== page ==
"Thirty-one* states allow all qualified citizens to carry concealed weapons. In those states, homosexuals should embark on organized efforts to become comfortable with guns, learn to use them safely and carry them. They should set up Pink Pistols task forces, sponsor shooting courses and help homosexuals get licensed to carry. And they should do it in a way that gets as much publicity as possible. "

    --Jonathan Rauch, Salon Magazine, March 13, 2000

    *the number is now forty

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    Re: Don't talk to the police

    Quote Originally Posted by JockBoy87 View Post
    As Officer Bruche stated in his lecture, which you no doubt didn't watch, stated quite clearly that people are "stupid" and do not take the Miranda warning seriously. The danger to one's liberties in talking to the police without immunity must be drilled into people's brains.
    There should be a class in high school called "how to deal with the police".

    "Thirty-one* states allow all qualified citizens to carry concealed weapons. In those states, homosexuals should embark on organized efforts to become comfortable with guns, learn to use them safely and carry them. They should set up Pink Pistols task forces, sponsor shooting courses and help homosexuals get licensed to carry. And they should do it in a way that gets as much publicity as possible. "

    --Jonathan Rauch, Salon Magazine, March 13, 2000

    *the number is now forty

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    Re: Don't talk to the police

    Quote Originally Posted by JockBoy87 View Post
    Shampoo bottles don't sit you down to a steel table in a cold room and play mind tricks on you.
    Well said!

    "Thirty-one* states allow all qualified citizens to carry concealed weapons. In those states, homosexuals should embark on organized efforts to become comfortable with guns, learn to use them safely and carry them. They should set up Pink Pistols task forces, sponsor shooting courses and help homosexuals get licensed to carry. And they should do it in a way that gets as much publicity as possible. "

    --Jonathan Rauch, Salon Magazine, March 13, 2000

    *the number is now forty

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    Re: Don't talk to the police

    Quote Originally Posted by xbuzzerx View Post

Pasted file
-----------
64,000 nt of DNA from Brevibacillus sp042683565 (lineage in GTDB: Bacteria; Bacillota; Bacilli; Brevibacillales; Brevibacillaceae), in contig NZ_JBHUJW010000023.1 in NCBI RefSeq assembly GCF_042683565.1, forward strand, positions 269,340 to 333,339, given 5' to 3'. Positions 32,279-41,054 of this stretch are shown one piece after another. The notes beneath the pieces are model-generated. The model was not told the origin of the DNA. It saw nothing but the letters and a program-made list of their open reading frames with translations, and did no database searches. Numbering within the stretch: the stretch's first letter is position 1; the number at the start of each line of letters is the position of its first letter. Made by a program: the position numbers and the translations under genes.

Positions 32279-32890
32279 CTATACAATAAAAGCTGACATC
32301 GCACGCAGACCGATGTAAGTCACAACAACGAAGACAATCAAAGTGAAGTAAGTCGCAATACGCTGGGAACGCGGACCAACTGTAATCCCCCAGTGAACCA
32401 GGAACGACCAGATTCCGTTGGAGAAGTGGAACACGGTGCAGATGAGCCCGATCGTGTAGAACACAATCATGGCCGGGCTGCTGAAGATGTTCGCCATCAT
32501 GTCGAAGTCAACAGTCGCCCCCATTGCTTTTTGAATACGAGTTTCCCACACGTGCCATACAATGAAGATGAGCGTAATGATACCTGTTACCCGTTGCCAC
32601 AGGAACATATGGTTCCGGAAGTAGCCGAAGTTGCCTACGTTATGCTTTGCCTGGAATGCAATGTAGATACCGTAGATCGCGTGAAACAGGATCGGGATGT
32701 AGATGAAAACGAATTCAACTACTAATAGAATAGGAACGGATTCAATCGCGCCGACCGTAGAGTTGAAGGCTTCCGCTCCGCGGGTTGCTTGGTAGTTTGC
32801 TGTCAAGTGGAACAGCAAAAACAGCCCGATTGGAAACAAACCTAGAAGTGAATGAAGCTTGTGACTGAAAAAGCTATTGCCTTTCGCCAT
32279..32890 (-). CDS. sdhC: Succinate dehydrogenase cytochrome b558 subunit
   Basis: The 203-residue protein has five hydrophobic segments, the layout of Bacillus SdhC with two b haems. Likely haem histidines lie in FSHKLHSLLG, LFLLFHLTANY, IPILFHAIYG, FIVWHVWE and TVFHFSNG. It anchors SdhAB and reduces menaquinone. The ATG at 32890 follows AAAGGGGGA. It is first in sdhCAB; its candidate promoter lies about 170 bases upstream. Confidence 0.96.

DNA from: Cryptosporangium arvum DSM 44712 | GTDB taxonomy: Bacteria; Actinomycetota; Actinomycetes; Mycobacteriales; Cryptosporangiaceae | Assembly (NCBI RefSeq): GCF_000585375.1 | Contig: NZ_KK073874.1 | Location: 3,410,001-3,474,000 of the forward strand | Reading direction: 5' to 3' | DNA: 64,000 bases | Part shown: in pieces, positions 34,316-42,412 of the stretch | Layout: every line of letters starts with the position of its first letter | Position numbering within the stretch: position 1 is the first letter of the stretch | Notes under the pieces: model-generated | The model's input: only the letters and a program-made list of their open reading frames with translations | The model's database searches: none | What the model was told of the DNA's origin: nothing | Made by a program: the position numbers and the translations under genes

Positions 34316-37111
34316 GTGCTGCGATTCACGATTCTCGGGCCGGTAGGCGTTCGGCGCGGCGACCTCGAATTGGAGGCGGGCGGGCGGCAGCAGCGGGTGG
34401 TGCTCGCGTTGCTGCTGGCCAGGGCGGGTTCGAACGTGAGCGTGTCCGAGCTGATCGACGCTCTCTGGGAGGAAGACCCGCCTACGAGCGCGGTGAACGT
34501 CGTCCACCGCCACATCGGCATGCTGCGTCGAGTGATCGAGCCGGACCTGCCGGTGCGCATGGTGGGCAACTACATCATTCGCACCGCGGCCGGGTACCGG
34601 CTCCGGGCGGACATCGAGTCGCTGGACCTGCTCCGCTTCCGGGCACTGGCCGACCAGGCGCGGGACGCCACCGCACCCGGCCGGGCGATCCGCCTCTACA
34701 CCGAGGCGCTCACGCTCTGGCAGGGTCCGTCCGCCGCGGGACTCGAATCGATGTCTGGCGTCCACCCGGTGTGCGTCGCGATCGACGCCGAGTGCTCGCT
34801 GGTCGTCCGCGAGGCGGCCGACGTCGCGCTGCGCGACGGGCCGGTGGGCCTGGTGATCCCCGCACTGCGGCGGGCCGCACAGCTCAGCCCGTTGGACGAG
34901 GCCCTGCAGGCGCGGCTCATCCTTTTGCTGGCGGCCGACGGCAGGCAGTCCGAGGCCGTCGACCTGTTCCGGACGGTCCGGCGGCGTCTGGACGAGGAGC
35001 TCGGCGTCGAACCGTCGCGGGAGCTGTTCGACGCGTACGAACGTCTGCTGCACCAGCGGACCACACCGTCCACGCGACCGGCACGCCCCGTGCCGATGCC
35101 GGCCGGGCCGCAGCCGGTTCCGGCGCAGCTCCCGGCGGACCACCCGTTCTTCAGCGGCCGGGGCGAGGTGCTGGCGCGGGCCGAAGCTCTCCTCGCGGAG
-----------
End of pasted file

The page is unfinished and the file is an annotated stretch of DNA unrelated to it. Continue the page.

If you want to propose a law to remove police entirely from the interrogation process I would not stand in your way. All I've pointed out in this thread is watch as the great majority complain at how many criminals are going free afterwards.
    That's because the media is so good at stirring emotions over what are actually rather rare cases. It's also because so much of the public doesn't value freedom -- if they did, they'd be asking if we're making sure that no innocent people get punished.

    "Thirty-one* states allow all qualified citizens to carry concealed weapons. In those states, homosexuals should embark on organized efforts to become comfortable with guns, learn to use them safely and carry them. They should set up Pink Pistols task forces, sponsor shooting courses and help homosexuals get licensed to carry. And they should do it in a way that gets as much publicity as possible. "

    --Jonathan Rauch, Salon Magazine, March 13, 2000

    *the number is now forty

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    Re: Don't talk to the police

    Quote Originally Posted by JockBoy87 View Post
    All I've pointed out is how the great powerhouses of jurisprudence in this country have stacked a preponderant case of legal theory behind the liberal application of the 5th amendment by innocent men.
    I notice Judge Magruder toned it down from Jefferson's declaration.

    "Thirty-one* states allow all qualified citizens to carry concealed weapons. In those states, homosexuals should embark on organized efforts to become comfortable with guns, learn to use them safely and carry them. They should set up Pink Pistols task forces, sponsor shooting courses and help homosexuals get licensed to carry. And they should do it in a way that gets as much publicity as possible. "

    --Jonathan Rauch, Salon Magazine, March 13, 2000

    *the number is now forty